“I am writing this book to help identify how we can work on a local, national, and global level to build the technologies, businesses, and industries to avoid the worst impacts of climate change.” - Bill Gates
In “How to Avoid a Climate Disaster: The Solutions We Have and the Breakthroughs We Need,” Gates will explain why he cares so deeply about climate change and what makes him optimistic that the world can prevent the worst impacts of the climate crisis.
While it's great to see Gates (the world's riches person) take a stand against man-made climate change, we hope his daring will match his words. Technology is important, but successfully combating climate change will require much more - leadership, speed and scale are necessary to avoid catastrophic consequences.
The book is scheduled to be released on June 24, 2020.
(photo credit - Axios)
Tesla’s CYBRTRCK pickup made its global debut last week to roaring cheers, some criticism and sighs of relief from Detroit automakers. The pickup features a unique trapezoidal design that’s unlike anything ever produced outside of sci-fi movies. The truck will be available in 2021. Business Insider
Last week, a study from economists at Columbia University found that a carbon tax plan with the most support in Congress would slash American carbon pollution by almost 40 percent within a decade. It would outperform any Obama-era climate policy and go well beyond the United States’ 2015 commitment under the Paris Agreement.
There’s only one hitch: the politics. There is a popular, revenue-neutral carbon-tax bill in Congress, but it is only “bipartisan” on a technicality. Dozens of Democrats support the plan. Its sole GOP backer is planning to leave politics. (link) The Atlantic
“Thorium produces only one percent of the nuclear waste that uranium produces, with 200 times the power per ton.”
Nuclear energy is by far the most efficient source of energy, but due to several drawbacks that come with this resource, many are hesitant to support it. However, this could all change if the source of nuclear power changed from uranium to thorium. If this switch occurred, we could have an enormous supply of clean, efficient energy at our fingertips. Are you convinced? (link) Trinitonian
Bonus: check out this short video on the history of thorium.
Bezos worries that in the coming generations the planet’s growing energy demands will outstrip its limited supply. “We have to go to space to save Earth.”
Jeff Bezos controls nearly 40 percent of all e-commerce in the United States. More product searches are conducted on Amazon than on Google, which has allowed Bezos to build an advertising business as valuable as the entirety of IBM. One estimate has Amazon Web Services controlling almost half of the cloud-computing industry. Forty-two percent of paper book sales and a third of the market for streaming video are controlled by the company; Twitch, its video platform popular among gamers, attracts 15 million users a day. All of this makes Bezos arguably the most powerful man in American culture. (link) The Atlantic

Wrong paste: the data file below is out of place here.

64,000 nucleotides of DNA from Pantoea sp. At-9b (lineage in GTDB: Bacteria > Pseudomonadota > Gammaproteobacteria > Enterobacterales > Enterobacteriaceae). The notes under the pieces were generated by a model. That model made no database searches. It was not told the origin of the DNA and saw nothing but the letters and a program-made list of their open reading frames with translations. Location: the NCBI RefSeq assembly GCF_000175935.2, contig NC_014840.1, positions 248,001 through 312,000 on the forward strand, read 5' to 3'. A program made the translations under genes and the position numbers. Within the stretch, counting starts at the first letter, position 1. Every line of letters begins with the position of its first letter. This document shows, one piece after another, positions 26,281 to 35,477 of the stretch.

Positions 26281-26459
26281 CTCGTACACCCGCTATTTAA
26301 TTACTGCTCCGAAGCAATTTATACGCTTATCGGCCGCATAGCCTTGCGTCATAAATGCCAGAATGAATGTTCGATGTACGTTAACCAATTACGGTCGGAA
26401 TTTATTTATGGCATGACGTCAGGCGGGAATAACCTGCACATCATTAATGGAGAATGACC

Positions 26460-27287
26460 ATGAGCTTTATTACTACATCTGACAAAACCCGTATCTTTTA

Rocky Mountain Institute's (RMI) latest report, Breakthrough Batteries: Powering the Era of Clean Electrification, shows that cost and performance improvements are quickly outpacing forecasts, as increased demand for EVs, grid-tied storage, and other emerging applications creates positive feedback loops for further investment and research, setting the stage for mass adoption. Now, analysts expect the capital cost for new battery manufacturing capacity to drop by more than half from 2018 to 2023.
The majority of the carbon emission reduction pledges for 2030 that 184 countries made under the Paris Agreement aren’t nearly enough to keep global warming well below 3.6 degrees Fahrenheit (2 degrees Celsius). Some countries won’t achieve their pledges, and some of the world's largest carbon emitters will continue to increase their emissions, according to a panel of world-class climate scientists. (link) NatGeo
More than 1,500 Google employees are publicly calling on their employer to reduce its contributions to climate change, including a commitment to zero greenhouse gas emissions by the year 2030.
Google says it’s been a carbon-neutral company since 2007 (meaning it offsets its carbon emissions by purchasing credits) and has increasingly invested in renewable energy sources like wind power. But critics say offsets don’t address the root of the problem, arguing that tech companies like Google need to reduce emissions from the get-go rather than purchase their way out of environmental guilt, as well as stop doing business with fossil fuel companies and stop donating to climate-change-denying politicians. (link) Vox
Tech workers are uniting and demanding that their employers adopt meaningful climate change values - a carbon creed.
I’m a climate scientist.
I’m also an evangelical Christian.
And I’m Canadian, which is why it took me so long to realize the first two things were supposed to be entirely incompatible.”
In this thought provoking op-ed, Dr. Katharine Hayhoe explains why faith tradition and climate change are compatible, but climate science is not a religion. (link) NY Times